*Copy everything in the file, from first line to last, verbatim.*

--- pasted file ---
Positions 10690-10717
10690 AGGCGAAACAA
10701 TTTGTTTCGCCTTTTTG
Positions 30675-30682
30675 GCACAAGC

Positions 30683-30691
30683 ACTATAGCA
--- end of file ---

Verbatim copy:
Positions 10690-10717
10690 AGGCGAAACAA
10701 TTTGTTTCGCCTTTTTG
Positions 30675-30682
30675 GCACAAGC

Positions 30683-30691
30683 ACTATAGCA